Wednesday, October 18, 2006

Writer's Wednesday - Jenna Bayley-Burke talks Nano


This Wednesday at The Pink Heart Society, new Modern Extra writer Jenna Bayley-Burke is back with us again - this time to talk about NaNoWriMo, which is just about to hit us in November....

Is this thing on?

What no mike? Thank goodness. I always stand too close to those things. I get so excited when I talk about NaNoWriMo I always wind up with that annoying reverb sound. I think it’s the mike anyway, not the amount of caffeine emanating from me as I attempt another NaNoWriMo.

What is NaNoWriMo? National Novel Writing Month comes every November. All around the world, writers vow to collect words until they hit 50,000, throwing aside all notions that tell them that they can’t. It is the brainchild of No Plot No Problem author Chris Baty. Each year the NaNoWriMo website and forum teem with writers hopeful to turn someday into today. Last year 59,000 writers joined the ruckus, 9,769 finished.

Anyone with an inkling they want to write a novel can join the NaNoWriMo brigade. It’s free, it’s fast, and it even has perks like a laptop loaner program, a free copy of your NaNo novel from LuLu if you finish, and a great reason to head out to your local community NaNo meeting and find likeminded writers in your area. If you’d prefer an online writing group, Romance Divas and eHarlequin both host specialized groups in their forums during November.

For years I found something wrong with the stories I wrote, usually right around chapter four. I’d drop it like a hot potato, chasing after the next idea so I’d soon forget I meant to go back and finish. Until I signed up for National Novel Writers Month in 2004, and forced myself to muddle through that fourth chapter, following it with more chapters until Just One Spark had a beginning, middle and an end.

Drafting a novel in thirty days isn’t for everyone, but for those who’ve never finished a novel, the magic of a deadline does pull you across the finish line. And those writers who hope to write category can benefit from the discipline. The draft that you have at the end of the month isn’t publishable, but it is fixable. As a great romance writer once said, you can’t fix a blank page.

What are you waiting for? Don’t write a novel someday, write it this November.

You can join the NaNoWriMo experience in several places this November - for more information visit the official site for National Novel Writing Month or the related boards at Romance Divas or Eharlequin.... Come on and write with friends!!!

Jenna's first book, Just One Spark, written through the NaNoWriMo experience is still available. And her second book, Cooking Up A storm is out next month!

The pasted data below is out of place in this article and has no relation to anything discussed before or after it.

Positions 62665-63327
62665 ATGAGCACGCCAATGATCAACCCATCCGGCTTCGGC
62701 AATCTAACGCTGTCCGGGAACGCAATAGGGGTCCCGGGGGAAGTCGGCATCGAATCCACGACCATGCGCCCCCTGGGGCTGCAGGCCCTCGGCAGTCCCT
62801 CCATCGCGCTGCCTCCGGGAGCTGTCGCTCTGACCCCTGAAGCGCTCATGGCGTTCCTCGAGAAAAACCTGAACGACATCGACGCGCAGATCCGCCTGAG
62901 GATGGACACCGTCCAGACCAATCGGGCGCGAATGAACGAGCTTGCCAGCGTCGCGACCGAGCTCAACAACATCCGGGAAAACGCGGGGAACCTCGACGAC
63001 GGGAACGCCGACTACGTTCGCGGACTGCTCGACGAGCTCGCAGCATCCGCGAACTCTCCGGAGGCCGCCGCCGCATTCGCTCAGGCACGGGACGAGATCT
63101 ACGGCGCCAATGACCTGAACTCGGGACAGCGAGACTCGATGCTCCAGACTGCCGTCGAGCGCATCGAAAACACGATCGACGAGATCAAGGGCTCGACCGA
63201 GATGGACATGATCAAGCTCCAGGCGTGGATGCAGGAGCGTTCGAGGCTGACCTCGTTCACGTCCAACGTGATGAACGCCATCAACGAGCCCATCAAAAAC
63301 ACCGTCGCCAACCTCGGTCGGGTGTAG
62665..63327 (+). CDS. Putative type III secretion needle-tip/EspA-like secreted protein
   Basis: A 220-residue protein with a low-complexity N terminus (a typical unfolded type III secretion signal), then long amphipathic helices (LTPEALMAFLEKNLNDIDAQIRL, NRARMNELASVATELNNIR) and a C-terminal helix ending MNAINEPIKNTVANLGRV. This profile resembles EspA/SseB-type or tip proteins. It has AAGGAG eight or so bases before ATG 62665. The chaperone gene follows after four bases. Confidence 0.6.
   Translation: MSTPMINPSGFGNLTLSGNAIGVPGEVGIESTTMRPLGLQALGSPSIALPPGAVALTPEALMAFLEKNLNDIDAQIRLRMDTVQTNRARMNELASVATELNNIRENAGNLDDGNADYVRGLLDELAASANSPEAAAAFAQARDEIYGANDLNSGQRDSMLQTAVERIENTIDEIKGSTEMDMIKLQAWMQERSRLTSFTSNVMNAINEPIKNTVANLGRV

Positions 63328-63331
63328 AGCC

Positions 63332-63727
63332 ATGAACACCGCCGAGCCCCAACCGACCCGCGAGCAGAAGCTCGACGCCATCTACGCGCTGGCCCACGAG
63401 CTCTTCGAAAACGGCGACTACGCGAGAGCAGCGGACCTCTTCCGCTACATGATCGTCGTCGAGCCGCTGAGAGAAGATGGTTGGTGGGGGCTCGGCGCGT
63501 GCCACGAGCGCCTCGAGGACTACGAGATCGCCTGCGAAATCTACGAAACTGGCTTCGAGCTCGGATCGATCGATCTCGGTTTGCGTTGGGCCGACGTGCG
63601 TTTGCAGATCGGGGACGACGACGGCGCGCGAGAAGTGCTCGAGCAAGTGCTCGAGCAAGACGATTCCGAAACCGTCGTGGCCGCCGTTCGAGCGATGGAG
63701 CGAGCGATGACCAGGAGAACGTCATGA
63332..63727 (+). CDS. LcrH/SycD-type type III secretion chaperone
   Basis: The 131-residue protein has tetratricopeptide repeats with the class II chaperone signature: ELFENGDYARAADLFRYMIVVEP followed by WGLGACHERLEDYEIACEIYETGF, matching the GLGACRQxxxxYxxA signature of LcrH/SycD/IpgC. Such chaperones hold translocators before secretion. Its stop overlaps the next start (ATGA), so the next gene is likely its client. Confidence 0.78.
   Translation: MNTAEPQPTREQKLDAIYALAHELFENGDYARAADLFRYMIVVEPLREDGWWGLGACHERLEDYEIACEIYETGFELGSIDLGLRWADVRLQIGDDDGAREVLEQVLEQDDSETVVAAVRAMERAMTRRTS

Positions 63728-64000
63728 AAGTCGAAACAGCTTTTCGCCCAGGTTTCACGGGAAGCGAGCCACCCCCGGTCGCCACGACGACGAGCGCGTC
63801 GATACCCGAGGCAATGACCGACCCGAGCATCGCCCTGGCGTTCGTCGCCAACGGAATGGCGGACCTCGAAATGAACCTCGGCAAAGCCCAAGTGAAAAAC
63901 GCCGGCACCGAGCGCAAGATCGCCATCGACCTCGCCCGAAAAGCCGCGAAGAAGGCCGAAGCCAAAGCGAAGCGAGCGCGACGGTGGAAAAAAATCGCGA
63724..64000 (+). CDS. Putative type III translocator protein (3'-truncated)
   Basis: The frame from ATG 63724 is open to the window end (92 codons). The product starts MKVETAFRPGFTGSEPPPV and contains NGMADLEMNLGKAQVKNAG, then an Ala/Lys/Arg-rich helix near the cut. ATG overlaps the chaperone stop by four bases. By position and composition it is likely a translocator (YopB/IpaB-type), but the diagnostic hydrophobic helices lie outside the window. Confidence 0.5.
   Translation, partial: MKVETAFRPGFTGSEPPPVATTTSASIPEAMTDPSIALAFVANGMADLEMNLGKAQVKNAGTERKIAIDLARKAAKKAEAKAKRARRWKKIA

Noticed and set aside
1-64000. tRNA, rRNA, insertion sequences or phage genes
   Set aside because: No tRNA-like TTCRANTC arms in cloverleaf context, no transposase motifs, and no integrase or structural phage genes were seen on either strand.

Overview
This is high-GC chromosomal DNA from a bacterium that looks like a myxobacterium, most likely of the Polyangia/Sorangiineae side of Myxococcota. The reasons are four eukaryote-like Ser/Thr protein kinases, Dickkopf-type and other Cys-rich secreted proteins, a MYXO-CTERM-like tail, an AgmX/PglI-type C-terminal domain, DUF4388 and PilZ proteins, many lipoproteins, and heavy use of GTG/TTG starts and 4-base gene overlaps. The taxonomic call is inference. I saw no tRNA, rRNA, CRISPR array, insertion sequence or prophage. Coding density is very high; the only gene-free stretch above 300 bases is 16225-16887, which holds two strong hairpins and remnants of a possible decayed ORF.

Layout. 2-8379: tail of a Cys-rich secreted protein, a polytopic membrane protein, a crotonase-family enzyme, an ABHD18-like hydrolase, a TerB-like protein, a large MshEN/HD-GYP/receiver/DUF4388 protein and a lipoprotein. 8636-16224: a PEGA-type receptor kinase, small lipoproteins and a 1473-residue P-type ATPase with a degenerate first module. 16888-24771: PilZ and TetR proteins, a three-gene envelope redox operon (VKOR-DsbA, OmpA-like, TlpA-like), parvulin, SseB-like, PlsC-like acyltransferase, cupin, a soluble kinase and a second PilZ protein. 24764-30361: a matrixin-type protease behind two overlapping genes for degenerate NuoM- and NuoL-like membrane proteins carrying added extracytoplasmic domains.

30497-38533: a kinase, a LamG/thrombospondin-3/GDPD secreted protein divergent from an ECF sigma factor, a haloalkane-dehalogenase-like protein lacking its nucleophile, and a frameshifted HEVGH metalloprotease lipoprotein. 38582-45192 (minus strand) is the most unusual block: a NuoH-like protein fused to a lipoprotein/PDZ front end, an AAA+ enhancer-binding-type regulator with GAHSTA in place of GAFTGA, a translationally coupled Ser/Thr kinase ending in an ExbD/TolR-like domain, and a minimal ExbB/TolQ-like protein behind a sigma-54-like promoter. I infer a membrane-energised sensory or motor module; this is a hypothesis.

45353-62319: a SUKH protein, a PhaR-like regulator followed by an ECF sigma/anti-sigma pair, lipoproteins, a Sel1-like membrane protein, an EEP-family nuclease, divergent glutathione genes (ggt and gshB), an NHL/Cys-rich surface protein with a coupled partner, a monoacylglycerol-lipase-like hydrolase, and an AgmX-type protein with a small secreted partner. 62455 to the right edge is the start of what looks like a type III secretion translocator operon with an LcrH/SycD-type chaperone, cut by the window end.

You can visit Jenna at her Website or at her Blog.

Thanks Jenna!!!

9 comments:

  1. I have often thought how nice it would be to finish a book in a month. Great inspiration. NaNoWriMo is fun for the cameraderie and the push that it gives. And the year I tried (but didn't manage) to write it, I still got a great T-shirt! Wear it all the time. And it's true what it says, "No Plot? No Problem!"

    There are lots of ways to finish a book. NaNoWriMo certainly can work! Maybe this year I can start one and actually get a whole draft done by the end of November! My editor wouldn't believe it!

    Looking forward to reading your books, Jenna!

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  2. Hi Jenna,
    I'm very interested in giving NaNoWriMo a try this year, but I'm already in the middle of a manuscript - although I'm currently planning a major rewrite of it. I might write alongside everyone in an 'unofficial' capacity and see if it works.

    Many congratulations on your Just One Spark 2004 success!!

    Sue :-)

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  3. Hi Jenna,
    I had a great time with NANO last year...
    Carol

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  4. NaNo is fun for me. It's been a blast every time. I'm 42K into a mss right now, and hoping to bang out the rest before November 1 so I can start on something new.

    NaNoWriMo mandates you start fresh, but the Divas and eHQ groups don't...though I did put down a ST to NaNo in 2004....it was the first time I ever wrote two books at once. I tried to avoid the ST, and did until a scene would hit me full force and I had to get it down or explode...it worked for both books, I think. :)

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  5. Wow, thank for all the great information, Jenna :-)

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  6. IMHO I think it's best to start with a fresh story - you'll be amazed at what comes out. I did Nano once last year, hit my 50k (just) and have my MS out to agents.

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  7. Starting fresh is part of the fun...says the girl with NO CLUE what she is writing next month...

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